There are also individuals and organizations who are moved to act and work to advance the cause of human rights and human development. Think Centre’s Human Rights Award seeks to identify and honour these indivudals and organizations that strive to promote haman rights and human development.

Come! Celebrate Human Rights Day!

All participants including the media are welcome to the Human Rights Day’s Celebration.


Think Centre


I will be ABLE/UNABLE to attend the Forum on International Human Rights Day, 11th December 2004, at 3 pm at the Oxford Hotel.

Theme: Citizenship Education: Curriculum on Constitutional rights to promote human rights and human development.



Contact No:

Please complete the Reply Form and return to Think Centre by fax: 6425 0709 or by Email

Banished Booth

Anonymous said…

On a related note, see this other (pre latest AIDS scare) Yawning Bread article ‘The banished booth’:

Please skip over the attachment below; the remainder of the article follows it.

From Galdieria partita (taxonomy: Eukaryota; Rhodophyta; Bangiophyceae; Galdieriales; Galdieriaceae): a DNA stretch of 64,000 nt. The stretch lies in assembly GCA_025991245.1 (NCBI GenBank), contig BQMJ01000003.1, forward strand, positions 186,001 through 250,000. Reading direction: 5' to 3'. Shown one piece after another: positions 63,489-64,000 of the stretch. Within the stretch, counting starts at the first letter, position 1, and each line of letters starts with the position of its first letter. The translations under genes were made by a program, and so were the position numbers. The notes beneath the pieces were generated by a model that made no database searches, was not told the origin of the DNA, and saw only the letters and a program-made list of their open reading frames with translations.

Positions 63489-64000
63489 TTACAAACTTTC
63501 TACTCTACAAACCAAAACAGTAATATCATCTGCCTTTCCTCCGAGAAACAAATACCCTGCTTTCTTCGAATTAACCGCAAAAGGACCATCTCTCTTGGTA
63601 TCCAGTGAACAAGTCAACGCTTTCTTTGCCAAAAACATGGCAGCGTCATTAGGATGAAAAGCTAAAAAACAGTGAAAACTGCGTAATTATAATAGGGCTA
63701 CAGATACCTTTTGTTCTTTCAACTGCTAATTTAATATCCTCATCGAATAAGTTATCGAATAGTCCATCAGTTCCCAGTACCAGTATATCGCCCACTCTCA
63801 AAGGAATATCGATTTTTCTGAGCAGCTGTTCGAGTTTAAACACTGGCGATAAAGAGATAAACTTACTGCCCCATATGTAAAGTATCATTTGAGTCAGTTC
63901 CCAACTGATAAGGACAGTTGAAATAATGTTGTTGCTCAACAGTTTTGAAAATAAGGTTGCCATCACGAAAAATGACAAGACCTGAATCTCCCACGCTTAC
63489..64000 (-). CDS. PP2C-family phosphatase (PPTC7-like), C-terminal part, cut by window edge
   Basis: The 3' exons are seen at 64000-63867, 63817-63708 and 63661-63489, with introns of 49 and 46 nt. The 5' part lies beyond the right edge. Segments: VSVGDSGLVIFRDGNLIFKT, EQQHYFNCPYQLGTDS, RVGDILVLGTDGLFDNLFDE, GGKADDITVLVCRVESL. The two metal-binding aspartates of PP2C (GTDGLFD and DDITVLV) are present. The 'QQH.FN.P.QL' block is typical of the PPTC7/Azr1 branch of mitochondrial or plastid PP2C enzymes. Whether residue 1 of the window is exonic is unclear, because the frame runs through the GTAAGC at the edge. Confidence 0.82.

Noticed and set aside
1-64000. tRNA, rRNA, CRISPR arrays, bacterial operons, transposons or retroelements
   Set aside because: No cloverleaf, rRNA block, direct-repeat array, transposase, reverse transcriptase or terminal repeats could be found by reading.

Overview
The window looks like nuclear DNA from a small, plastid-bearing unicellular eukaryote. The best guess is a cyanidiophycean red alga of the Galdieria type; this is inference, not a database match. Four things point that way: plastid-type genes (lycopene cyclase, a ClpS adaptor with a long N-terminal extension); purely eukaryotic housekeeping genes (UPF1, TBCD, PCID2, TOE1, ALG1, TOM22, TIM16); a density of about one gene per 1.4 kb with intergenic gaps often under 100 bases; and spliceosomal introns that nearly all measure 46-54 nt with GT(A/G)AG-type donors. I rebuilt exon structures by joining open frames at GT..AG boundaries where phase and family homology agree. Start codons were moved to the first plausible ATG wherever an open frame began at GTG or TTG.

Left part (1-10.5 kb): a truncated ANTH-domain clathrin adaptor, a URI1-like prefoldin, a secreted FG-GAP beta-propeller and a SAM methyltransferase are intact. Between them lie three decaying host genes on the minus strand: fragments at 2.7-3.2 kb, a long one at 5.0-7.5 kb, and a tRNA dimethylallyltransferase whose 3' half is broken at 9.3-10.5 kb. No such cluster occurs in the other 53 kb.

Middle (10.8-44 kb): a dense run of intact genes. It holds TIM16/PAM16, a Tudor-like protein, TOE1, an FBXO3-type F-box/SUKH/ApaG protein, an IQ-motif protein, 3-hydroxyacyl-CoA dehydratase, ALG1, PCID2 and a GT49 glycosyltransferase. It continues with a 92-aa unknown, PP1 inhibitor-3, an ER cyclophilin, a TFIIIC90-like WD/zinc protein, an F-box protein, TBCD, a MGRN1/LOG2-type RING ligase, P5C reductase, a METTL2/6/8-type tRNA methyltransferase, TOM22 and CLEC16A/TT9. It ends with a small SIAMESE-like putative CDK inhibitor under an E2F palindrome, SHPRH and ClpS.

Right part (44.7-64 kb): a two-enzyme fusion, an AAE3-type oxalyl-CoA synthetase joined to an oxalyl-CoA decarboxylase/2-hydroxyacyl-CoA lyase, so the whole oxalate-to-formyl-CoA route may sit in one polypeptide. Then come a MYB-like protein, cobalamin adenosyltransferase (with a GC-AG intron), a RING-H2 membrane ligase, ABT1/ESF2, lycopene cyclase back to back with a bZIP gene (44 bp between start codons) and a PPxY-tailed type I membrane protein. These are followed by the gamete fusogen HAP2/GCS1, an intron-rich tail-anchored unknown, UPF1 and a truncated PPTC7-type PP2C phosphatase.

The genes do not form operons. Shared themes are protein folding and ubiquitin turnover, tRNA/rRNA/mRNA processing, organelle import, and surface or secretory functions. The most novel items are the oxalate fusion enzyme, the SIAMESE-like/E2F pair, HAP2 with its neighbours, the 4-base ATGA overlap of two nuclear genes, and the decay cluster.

Let’s beat AIDS, without talking about sex

November 2004

© Yawning Bread

Let’s beat AIDS, without talking about sex

The junior minister for Health said we’re not doing enough to stop the spread of HIV. He said “clear messaging” is needed to get results. “Alarm would be more appropriate.” (See the article Minister warns of AIDS epidemic)

The junior minister for Health said an “in-your-face approach” was not the right way to alarm people. “Sexual behaviour… is something people don’t want to talk about, it’s not discussed in polite society.” Thus we must remain prissy. We must find a way to alarm people without being impolite; we must send clear messages about AIDS without raising the subject of sex.


But the direct approach, with condoms marching down the street, has worked in Thailand and Cambodia. To that, the minister’s response was that we “need to recognise there were conservative people here.” Does he think there are no conservative people in our neighbouring countries?